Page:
IPM scouts trapped banded sunflower moth at one location near Carrington REC in Foster County, so emergence is beginning.
The IPM Crop Scouts have surveyed over 80 soybean fields last week and no soybean aphids were observed in North Dakota.
This peculiar looking larva is called the Argus tortoise beetle (Chelymorpha cassidea (Fabricius)).
Eighty-seven percent of the barley is in the advanced jointing crop stage in North Dakota (USDA NASS, ND – July 7, 2014) and susceptible to damage from barley thrips.
The updated degree day map for leafy spurge flea beetles (Aphthona species) indicates that land managers should collect adult flea beetles in North Dakota.
NDSU IPM scouts and crop consultants have observed the first adult wheat stem sawflies...
Aster leafhoppers were detected in only 23% of the canola fields surveyed from June 30 through July 3 in North Dakota and Minnesota.
Aster leafhoppers were found in only 20% of the canola field surveyed from June 21-25 in North Dakota and Minnesota.
Soil samples in North Dakota indicate increasing levels of overwintering wheat midge larvae (cocoons) in localized areas for the 2014 season.
Adult Colorado potato beetles are emerging now from overwintering sites. The adult is 3/8 inch long, with oval body and a yellow-brown with 5 black stripes on each wing cover.
The updated degree day map for leafy spurge flea beetles (Aphthona species) indicates that land managers can scout and/or collect adult flea beetles in North Dakota, based on the sunflower GDD model from NDAWN.
An isolated Hessian fly infestation was found in Syngenta’s hard red spring wheat variety trial near Beach in SW ND.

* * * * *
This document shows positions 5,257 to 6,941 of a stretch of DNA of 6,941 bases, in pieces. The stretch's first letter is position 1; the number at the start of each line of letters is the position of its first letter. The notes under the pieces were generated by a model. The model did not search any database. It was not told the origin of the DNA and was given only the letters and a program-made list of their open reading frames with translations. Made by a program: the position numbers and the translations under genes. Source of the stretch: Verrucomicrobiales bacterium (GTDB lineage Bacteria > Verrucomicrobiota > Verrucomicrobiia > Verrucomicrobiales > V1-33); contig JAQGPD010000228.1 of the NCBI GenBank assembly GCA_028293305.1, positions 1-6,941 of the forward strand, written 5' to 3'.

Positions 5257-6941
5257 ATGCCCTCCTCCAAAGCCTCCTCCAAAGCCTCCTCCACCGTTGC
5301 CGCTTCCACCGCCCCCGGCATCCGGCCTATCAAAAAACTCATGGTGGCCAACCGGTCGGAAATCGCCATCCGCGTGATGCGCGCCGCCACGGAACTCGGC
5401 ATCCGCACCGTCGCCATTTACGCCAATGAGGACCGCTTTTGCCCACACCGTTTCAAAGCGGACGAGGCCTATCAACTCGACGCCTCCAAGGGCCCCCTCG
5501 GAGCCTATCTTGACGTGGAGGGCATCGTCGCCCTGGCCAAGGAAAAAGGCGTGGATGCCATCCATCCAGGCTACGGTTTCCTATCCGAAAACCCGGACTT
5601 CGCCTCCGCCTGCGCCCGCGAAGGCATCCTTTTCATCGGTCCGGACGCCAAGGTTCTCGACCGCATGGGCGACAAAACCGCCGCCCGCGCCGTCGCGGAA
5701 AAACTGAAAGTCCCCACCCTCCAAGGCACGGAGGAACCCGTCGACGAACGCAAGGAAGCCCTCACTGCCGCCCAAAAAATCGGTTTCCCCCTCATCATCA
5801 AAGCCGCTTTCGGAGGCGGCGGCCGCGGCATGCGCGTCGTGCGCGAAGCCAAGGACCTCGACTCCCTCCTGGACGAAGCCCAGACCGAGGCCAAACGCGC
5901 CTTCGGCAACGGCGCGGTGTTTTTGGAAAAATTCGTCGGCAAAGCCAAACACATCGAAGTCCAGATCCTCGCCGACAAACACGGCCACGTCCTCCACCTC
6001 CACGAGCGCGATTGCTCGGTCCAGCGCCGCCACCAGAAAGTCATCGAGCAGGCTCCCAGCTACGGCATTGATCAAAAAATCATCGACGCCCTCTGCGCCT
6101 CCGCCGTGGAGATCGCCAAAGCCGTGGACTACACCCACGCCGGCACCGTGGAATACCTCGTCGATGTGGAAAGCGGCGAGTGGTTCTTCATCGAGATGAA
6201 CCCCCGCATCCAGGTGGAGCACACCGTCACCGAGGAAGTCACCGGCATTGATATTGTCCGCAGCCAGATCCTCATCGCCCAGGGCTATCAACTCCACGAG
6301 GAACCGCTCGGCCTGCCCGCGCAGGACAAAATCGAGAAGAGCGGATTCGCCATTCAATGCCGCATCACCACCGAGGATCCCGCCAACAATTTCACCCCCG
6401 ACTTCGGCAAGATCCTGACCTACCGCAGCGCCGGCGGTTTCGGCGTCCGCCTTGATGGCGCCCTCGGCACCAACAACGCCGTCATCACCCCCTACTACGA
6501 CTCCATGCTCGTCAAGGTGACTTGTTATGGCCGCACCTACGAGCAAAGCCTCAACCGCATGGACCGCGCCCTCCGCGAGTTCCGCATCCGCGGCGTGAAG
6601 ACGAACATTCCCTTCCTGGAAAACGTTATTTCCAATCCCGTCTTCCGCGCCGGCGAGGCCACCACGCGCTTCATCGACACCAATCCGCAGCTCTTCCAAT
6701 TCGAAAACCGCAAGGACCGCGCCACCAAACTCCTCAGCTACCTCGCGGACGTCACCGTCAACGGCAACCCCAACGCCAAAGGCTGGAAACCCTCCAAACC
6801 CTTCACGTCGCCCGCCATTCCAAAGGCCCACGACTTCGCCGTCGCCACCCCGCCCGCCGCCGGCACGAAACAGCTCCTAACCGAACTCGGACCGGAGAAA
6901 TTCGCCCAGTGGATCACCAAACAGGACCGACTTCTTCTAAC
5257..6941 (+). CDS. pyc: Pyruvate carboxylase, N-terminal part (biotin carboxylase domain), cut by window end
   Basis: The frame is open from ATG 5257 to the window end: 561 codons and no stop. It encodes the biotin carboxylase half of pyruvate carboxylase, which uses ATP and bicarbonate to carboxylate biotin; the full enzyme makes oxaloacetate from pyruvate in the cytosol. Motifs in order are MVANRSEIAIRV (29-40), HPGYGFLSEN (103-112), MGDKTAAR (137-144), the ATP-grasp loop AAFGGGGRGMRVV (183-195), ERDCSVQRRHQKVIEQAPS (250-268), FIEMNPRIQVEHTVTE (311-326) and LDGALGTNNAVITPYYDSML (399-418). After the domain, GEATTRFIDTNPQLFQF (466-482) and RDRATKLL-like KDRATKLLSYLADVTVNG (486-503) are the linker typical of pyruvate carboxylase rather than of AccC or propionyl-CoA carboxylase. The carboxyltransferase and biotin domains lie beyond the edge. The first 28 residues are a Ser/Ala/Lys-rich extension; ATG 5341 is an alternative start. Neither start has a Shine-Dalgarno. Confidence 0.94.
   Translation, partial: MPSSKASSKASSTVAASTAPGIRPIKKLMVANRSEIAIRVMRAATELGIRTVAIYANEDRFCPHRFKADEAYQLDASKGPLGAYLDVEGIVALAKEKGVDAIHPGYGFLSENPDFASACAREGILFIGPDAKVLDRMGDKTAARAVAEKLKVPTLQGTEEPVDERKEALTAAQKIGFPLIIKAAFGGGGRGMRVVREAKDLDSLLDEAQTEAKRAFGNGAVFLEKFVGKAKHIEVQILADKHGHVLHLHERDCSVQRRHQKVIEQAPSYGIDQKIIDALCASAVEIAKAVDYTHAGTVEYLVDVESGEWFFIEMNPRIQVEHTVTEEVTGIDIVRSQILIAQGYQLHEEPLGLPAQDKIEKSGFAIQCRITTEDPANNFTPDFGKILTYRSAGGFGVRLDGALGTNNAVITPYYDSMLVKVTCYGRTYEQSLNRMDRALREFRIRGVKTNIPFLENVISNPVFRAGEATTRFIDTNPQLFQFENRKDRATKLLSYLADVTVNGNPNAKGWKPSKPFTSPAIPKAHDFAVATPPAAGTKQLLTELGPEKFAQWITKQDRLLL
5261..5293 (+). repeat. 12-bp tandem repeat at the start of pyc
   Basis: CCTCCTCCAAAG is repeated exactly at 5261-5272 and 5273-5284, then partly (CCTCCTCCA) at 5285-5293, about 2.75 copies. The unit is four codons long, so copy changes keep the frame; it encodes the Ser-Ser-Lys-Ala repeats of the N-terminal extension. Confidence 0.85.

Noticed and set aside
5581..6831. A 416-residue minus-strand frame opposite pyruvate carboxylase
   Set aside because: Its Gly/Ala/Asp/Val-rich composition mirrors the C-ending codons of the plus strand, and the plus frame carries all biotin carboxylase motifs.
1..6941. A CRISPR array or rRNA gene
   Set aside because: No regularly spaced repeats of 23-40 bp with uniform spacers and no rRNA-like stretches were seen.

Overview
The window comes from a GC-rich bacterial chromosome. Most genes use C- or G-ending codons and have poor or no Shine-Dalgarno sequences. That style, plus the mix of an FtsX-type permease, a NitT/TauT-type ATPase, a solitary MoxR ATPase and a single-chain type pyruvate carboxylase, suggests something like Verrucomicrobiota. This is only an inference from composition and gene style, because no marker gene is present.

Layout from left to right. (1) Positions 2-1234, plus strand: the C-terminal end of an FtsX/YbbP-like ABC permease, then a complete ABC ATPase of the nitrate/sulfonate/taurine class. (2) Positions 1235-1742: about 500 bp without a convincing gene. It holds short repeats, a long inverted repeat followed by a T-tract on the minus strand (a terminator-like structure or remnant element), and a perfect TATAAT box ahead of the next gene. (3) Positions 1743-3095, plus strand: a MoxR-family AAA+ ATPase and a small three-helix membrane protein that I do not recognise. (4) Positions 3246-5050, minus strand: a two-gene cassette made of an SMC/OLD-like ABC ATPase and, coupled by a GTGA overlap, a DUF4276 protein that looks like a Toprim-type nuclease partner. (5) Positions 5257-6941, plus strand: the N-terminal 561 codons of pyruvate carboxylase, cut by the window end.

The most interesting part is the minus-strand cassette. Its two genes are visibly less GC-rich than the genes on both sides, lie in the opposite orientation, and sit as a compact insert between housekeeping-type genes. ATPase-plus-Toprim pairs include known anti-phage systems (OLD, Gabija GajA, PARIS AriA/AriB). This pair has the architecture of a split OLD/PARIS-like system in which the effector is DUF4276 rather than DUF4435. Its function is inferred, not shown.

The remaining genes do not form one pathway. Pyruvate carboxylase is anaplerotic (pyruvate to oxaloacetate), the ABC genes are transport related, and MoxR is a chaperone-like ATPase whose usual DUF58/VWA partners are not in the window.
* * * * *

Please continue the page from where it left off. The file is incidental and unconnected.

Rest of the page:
Increased numbers of diamondback moth larvae are being found in canola fields in McLean County near Roseglen, and Mountrail County near Parshall.
Aster leafhoppers were detected in only 29% of the canola field surveyed from June 16-20 and continue to be at very low densities (0 to 25 leafhoppers per 9 sweeps) in canola in North Dakota and Minnesota.
Most of the alfalfa is being cut or has been cut in the southeast region of North Dakota, and has escaped major defoliation from alfalfa weevil feeding.
The updated degree day map for leafy spurge flea beetles (Aphthona species) shows that it is still early to begin scouting and collecting adult flea beetles in most of North Dakota.
Significantly high sugarbeet root maggot (SBRM) fly activity has occurred in several of our trapping locations in the past couple of weeks. Locations of most concern, where the highest activity levels have been observed in recent days, include Ada, Grand Forks, Reynolds, St. Thomas, and Thompson.
Sugarbeet root maggot (SBRM) fly activity increased considerably during the past week, with sites in the southern Red River Valley (RRV) reaching peaks between June 13 and 16.
The wet, cool weather has kept the cereal aphids and grasshoppers low throughout the state.
Leafy spurge is flowering and land managers are interested in obtaining leafy spurge flea beetles (Aphthona species) for biocontrol of this noxious weed.